First Week of Lent

What Is Prayer?

Prayer is the raising of one's mind and heart to God or the requesting of good things from God.
— St. John Damascene

Though it can take many different forms, at its heart, prayer is very simple: it is communication and quality time with God. Just as we cannot have a healthy or lasting relationship with a friend, spouse, or child without speaking to them and spending time with them, so too with our relationship with God.
Prayer can take one or more of several forms:
  1. Blessing is our response to God's gifts. He blesses us and we bless him in return. We also ask him to bless people and things.
  2. Adoration is giving praise and glory to God, who is infinitely greater than we are. Forms of adoration range from joyful song to reverent silence.
  3. Petition means asking God, who is the source of all good gifts, for the things we need and want. This includes forgiveness, consolation, and provision.
  4. Intercession is like petition, but we are asking on behalf of another person, living or dead.
  5. Thanksgiving is an expression of gratitude to God for his gifts, which we do not deserve.

Prayer can be personal:
  • Simply talking to God spontaneously
  • Reciting prayers from scripture and tradition, including the Our Father, the Psalms, the Hail Mary, and others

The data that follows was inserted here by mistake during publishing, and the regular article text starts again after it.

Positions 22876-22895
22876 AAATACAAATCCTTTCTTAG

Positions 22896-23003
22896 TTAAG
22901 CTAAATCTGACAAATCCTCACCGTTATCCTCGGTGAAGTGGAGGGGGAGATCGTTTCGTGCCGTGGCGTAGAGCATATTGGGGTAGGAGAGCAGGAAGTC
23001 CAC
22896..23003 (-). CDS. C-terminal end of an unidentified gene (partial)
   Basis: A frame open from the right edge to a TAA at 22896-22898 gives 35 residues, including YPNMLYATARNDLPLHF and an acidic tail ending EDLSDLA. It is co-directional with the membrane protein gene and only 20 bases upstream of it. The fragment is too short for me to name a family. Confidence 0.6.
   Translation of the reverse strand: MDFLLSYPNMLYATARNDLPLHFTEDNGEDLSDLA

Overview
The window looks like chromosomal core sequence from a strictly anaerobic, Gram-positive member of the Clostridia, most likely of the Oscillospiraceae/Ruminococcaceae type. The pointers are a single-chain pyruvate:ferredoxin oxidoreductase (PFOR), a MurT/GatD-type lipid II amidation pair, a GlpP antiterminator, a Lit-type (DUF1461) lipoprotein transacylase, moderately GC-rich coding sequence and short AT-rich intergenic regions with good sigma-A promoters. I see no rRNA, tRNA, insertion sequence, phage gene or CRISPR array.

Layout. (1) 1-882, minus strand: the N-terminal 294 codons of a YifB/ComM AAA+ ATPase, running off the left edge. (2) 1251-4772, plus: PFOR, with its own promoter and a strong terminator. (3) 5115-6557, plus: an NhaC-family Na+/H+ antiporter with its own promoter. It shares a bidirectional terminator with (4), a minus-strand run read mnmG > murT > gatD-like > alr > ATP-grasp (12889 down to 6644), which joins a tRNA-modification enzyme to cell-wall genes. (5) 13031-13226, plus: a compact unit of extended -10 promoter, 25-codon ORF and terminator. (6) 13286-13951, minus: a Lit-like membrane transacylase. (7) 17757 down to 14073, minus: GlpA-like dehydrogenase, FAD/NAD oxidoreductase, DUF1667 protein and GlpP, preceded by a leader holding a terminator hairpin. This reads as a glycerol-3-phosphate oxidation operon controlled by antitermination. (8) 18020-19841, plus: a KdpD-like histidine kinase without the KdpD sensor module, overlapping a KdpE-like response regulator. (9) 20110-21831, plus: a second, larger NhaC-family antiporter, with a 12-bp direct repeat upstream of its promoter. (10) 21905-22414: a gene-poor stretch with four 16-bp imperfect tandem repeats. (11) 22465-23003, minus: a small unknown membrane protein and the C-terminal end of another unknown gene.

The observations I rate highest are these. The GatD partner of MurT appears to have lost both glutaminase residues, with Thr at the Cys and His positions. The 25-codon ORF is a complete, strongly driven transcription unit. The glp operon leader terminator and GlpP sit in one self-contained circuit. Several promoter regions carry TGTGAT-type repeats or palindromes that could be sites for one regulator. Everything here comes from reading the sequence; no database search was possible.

• Meditating on the Sacred Scriptures
  • Spending time with Jesus in the Blessed Sacrament (Eucharistic Adoration)

Prayer can also be 
  • The liturgy ("work of the people"), meaning the Mass, the other sacraments, the Divine Office, and other official, public prayers
  • Group recitation of the Rosary, the Divine Mercy Chaplet, and other structured prayers
  • Informal prayer with other people, often concerning their life circumstances or sufferings

There are three main ways that prayer can be expressed:
  1. Vocal Prayer: We use words—mental or spoken—to express ourselves to God.
  2. Meditation: We use our thoughts and emotions to communicate with God. We can meditate on the Scriptures and sacred art, among other things.
  3. Contemplation: This is silent, internal union with God.

Our personal and corporate relationship with God requires prayer! How will you commit to pray this Lent?

Grant, O Lord, that we may begin with holy fasting this campaign of Christian service, so that, as we take up battle against spiritual evils, we may be armed with weapons of self-restraint.

This collect prayer begins the Mass for Ash Wednesday, the first day of Lent. Jesus is calling us to "take up battle against spiritual evils." We'll explore fasting itself in a few weeks; during the week of Ash Wednesday, we're going to dig into an important set of weapons the Lord gives us to fight evil: sacramentals.

What's a sacramental? Well, if you attend Mass on Ash Wednesday, you're probably going to receive one on your forehead.